Warehousing your cask

You are highly likely to be charged for storage and insurance for the time the cask is in the warehouse. There may also be charges if your cask requires to be moved or its contents measured to check, for example, its alcoholic strength. Movement of the cask under bond is strictly controlled and can only be carried out by authorised operators.

Bottling your cask

You will need to factor in the cost of bottling. (Single Malt Scotch Whisky must only be bottled in Scotland.) If a private owner decides to bottle their cask, excise duty will normally be due when the bottles are dispatched to the owner. The duty due will be based on the rate of duty applicable at that point and not when the cask was purchased. Thus, the purchase price of the cask is only the initial outlay.

In 2020 the rate of duty in the UK is £28.74 per litre of pure alcohol to which value added tax at 20% must be added. This will require a further outlay of several thousand pounds on the average cask.
Finally bear in mind that most bottlers are set up to bottle large volumes of spirits and it may take some effort to find one who is willing to bottle a single cask.

Other things to consider

If you decide to make a personal investment in a Scotch Whisky cask you should consider taking the following steps:

  • Clearly identify the whisky on offer. Any company offering Scotch Whisky for sale should be able to confirm whether it is a Scotch Malt Whisky or Scotch Grain Whisky, the name of the distillery where it was produced, the year of distillation and a cask reference number.
  • Check that the offer price is realistic by contacting the distillery or company whose whisky it is or speak to an established whisky broker or specialist auction house.
  • Also check any claimed return with an established whisky broker, but even then, you should treat this with caution as the figure for which your cask might be sold depends on many variable factors.
  • Most distillery names are trademarked and sometimes there will be a contractual limitation on the use of the name should you sell or bottle your cask. Before purchasing, you should check whether any conditions apply, particularly if you are not purchasing directly from the distillery.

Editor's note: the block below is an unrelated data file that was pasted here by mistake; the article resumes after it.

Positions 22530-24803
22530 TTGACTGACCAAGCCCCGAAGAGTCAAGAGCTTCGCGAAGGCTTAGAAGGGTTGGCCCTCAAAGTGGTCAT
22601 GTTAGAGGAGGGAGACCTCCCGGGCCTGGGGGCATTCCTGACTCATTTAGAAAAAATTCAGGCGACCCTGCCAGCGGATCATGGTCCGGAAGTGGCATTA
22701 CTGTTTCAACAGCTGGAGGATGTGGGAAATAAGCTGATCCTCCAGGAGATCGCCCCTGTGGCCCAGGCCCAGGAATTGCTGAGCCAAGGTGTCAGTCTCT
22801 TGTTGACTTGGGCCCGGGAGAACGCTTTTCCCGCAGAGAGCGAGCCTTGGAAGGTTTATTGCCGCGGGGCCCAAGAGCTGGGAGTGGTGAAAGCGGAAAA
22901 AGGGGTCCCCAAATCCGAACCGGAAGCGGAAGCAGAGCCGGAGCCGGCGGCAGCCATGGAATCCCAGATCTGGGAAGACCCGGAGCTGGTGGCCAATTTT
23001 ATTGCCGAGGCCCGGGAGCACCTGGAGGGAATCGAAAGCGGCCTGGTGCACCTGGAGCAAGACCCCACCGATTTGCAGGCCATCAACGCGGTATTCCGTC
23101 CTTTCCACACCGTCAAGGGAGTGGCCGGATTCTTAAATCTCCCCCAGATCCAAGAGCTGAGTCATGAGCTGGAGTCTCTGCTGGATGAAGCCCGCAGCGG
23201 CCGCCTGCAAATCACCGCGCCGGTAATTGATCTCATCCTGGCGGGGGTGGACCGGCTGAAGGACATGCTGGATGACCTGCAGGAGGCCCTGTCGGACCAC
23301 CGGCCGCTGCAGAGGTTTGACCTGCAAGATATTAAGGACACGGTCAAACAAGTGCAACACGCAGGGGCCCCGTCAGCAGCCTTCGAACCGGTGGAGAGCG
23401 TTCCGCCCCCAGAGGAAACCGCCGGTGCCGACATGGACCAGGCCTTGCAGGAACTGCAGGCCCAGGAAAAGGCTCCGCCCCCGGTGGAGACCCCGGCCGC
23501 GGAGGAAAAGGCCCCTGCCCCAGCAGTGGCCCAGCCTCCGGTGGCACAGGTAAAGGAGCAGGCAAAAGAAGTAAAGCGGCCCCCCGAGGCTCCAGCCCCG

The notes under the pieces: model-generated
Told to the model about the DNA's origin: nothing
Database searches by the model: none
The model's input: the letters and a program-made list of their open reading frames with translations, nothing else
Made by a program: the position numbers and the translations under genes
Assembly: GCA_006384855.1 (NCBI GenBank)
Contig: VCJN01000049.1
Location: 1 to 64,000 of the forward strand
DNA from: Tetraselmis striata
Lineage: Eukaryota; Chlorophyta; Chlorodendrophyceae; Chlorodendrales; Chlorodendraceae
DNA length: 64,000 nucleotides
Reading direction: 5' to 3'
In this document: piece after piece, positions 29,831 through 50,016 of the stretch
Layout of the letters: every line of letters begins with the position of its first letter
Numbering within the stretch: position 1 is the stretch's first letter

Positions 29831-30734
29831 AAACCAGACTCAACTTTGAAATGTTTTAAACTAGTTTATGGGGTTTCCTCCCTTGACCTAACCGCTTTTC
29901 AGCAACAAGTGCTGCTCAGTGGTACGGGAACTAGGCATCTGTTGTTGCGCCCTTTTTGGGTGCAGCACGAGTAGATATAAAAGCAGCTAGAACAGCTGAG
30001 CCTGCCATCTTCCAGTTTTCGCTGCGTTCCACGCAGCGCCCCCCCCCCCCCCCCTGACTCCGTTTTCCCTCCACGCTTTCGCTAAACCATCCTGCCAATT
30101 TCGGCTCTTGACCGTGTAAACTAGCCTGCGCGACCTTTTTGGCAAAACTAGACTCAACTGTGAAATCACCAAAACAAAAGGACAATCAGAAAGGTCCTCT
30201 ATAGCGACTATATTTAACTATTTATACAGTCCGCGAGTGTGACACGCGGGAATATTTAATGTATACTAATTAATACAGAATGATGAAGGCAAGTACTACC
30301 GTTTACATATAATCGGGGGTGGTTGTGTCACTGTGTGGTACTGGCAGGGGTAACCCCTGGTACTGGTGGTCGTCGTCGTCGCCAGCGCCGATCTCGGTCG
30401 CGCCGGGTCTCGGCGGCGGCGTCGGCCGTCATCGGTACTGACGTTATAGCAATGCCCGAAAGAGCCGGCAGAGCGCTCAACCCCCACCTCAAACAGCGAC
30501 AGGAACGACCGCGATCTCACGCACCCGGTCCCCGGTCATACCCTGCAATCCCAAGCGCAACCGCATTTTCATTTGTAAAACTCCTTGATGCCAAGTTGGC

• Consider whether there are any limitations on how you can dispose of your cask. Some sellers may include, for example, a contractual term that it may only be bottled for personal consumption at their premises.

Other things to consider (continued)

  • By law, Scotch Whisky may only be matured in an Excise Warehouse in Scotland which has been verified by Her Majesty’s Revenue and Customs. Therefore, you should check the location of your cask before going ahead with the purchase. You can check to see if a facility has been verified on the HMRC website here: https://customs.hmrc.gov.uk/sdvlookup/index
  • Insist upon receiving a receipt for the purchase price and a copy of the contract of sale which should:
  1. Provide a full description of the whisky purchased i.e. type, distillery, and year of distillation;
  2. Identify the cask purchased and the cask number, the type of cask (ex-Bourbon, ex Sherry etc.) and the volume of the contents;
  3. Identify the warehouse in which the casks are stored and the warehouse keeper; and
  4. Explain the costs connected to the storage of your cask.
  5. Your contract of sale represents your legal title and is proof of ownership of your cask.
  • Check that your insurance is adequate for your needs. Does the insurance cover, for example, loss of spirit because of a leaking cask?
  • If the cask is in a warehouse that belongs to someone other than the seller, you should ensure that the transfer of ownership is properly recorded and acknowledged by the warehouse keeper.